Therefore the evidence could be summarized by saying that almost all early mss of the Alexandrian text-type omit the pericope, while most mss of the Western and Byzantine text-type include it. But it must be remembered that “Western mss” here refers only to D, a single witness (as far as Greek mss are concerned). 9

Thus it can be seen that practically all of the earliest and best mss extant omit the pericope; it is found only in mss of secondary importance. 10 But before one can conclude that the passage was not originally part of the Gospel of John, internal evidence needs to be considered as well. But before one can conclude that the passage was not originally part of the Gospel of John, internal evidence needs to be considered as well.

Internal evidence in favor of the inclusion of 8:1-11 (7:53-8:11):

(1) 7:53 fits in the context. If the “last great day of the feast” (7:37) refers to the conclusion of the Feast of Tabernacles, then the statement refers to the pilgrims and worshipers going home after living in “booths” for the week while visiting Jerusalem.

(2) There may be an allusion to Isa 9:1-2 behind this text: John 8:12 is the point when Jesus describes himself as the Light of the world. But the section in question mentions that Jesus returned to the temple at “early dawn” (῎Ορθρου, Orqrou, in 8:2). This is the “dawning” of the Light of the world (8:12) mentioned by Isa 9:2.

(3) Furthermore, note the relationship to what follows: Just prior to presenting Jesus’ statement that he is the Light of the world, John presents the reader with an example that shows Jesus as the light. Here the woman “came to the light” while her accusers shrank away into the shadows, because their deeds were evil (cf. 3:19-21).

Internal evidence against the inclusion of 8:1-11 (7:53-8:11):

(1) In reply to the claim that the introduction to the pericope, 7:53, fits the context, it should also be noted that the narrative reads well without the pericope, so that Jesus’ reply in 8:12 is directed against the charge of the Pharisees in 7:52 that no prophet comes from Galilee. 11

(2) The assumption that the author “must” somehow work Isa 9:1-2 into the narrative is simply that – an assumption. The statement by the Pharisees in 7:52 about Jesus’ Galilean origins is allowed to stand without correction by the author, although one might have expected him to mention that Jesus was really born in Bethlehem. And 8:12 does directly mention Jesus’ claim to be the Light of the world. The author may well have presumed familiarity with Isa 9:1-2 on the part of his readers because of its widespread association with Jesus among early Christians.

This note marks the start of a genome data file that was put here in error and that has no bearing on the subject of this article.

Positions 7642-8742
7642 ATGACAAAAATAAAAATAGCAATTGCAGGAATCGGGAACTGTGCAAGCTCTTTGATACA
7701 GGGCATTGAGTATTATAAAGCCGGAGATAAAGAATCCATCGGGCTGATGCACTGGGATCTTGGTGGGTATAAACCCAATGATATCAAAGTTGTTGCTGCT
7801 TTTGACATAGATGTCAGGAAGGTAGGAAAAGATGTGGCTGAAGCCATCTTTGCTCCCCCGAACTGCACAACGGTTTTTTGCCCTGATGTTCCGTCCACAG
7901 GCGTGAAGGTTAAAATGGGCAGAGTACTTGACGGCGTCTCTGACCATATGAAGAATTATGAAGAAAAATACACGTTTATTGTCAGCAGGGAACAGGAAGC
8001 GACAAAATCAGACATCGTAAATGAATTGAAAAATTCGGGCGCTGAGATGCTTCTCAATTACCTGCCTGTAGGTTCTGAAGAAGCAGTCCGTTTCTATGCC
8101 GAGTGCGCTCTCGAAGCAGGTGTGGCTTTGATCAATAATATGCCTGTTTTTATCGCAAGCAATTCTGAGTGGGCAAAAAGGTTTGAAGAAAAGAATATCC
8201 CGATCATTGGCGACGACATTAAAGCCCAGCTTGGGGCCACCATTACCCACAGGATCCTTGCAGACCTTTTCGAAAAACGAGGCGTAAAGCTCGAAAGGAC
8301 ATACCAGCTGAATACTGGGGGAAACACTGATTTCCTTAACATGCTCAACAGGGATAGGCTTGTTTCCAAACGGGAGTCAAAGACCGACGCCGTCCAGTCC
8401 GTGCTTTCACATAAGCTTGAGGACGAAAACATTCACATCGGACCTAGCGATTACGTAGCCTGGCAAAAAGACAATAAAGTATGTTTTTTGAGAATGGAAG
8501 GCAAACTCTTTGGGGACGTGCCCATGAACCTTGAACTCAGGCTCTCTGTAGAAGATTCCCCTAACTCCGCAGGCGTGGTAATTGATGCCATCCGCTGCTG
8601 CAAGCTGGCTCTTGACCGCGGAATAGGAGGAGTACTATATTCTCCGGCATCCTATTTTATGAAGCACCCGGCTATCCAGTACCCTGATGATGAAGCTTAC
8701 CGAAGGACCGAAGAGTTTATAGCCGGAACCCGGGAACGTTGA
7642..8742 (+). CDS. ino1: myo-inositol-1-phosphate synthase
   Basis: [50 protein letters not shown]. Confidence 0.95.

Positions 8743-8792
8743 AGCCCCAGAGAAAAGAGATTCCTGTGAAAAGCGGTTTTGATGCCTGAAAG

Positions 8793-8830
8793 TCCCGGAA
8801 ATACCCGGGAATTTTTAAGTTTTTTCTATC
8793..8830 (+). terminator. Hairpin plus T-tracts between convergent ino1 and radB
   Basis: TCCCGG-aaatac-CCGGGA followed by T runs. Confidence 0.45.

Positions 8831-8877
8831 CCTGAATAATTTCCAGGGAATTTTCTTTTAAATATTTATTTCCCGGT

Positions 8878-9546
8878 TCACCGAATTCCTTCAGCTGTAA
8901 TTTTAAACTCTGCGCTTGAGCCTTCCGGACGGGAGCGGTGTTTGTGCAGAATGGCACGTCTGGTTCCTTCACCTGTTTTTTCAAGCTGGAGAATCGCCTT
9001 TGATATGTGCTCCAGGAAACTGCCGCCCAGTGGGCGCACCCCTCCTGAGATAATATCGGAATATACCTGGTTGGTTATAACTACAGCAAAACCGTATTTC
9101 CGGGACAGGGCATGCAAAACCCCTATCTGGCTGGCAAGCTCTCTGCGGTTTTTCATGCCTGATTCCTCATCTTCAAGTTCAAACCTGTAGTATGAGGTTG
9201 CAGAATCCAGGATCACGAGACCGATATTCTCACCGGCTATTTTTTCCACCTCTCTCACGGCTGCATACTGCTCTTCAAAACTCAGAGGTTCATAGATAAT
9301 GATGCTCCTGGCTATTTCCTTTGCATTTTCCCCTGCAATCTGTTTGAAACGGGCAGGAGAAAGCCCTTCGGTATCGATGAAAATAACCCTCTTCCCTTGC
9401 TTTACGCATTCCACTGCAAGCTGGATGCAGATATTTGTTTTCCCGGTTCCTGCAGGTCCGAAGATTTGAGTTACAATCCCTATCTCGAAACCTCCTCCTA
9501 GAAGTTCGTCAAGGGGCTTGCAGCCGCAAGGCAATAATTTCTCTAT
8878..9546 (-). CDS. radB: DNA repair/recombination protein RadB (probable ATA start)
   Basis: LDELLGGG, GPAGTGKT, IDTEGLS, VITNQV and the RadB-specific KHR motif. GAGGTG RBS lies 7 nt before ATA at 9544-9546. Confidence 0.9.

(3) The fact that the pericope deals with the light/darkness motif does not inherently strengthen its claim to authenticity, because the motif is so prominent in the Fourth Gospel that it may well have been the reason why someone felt that the pericope, circulating as an independent tradition, fit so well here. 12

(4) In general the style of the pericope is not Johannine either in vocabulary or grammar 13 (see D. B. Wallace, “Reconsidering ‘The Story of the Woman Taken in Adultery Reconsidered’,” NTS 39 [1993]: 290-96). According to R. E. Brown it is closer stylistically to Lukan material (John [AB], 1:336). Interestingly one important family of mss (Family 13) places the pericope after Luke 21:38.


In the final analysis, the weight of evidence in this case must go with the external evidence. The earliest and best mss do not contain the pericope. 14 It is true with regard to internal evidence that an attractive case can be made for inclusion, but this is by nature subjective (as evidenced by the fact that strong arguments can be given against such as well). 15 In terms of internal factors like vocabulary and style, the pericope does not stand up very well. 16

The question may be asked whether this incident, although not an original part of the Gospel of John, should be regarded as an authentic tradition about Jesus. It could well be that it is ancient and may indeed represent an unusual instance where such a tradition survived outside of the bounds of the canonical literature.

However, even that needs to be nuanced (see B. D. Ehrman, “Jesus and the Adulteress,” NTS 34 [1988]: 24–44). 17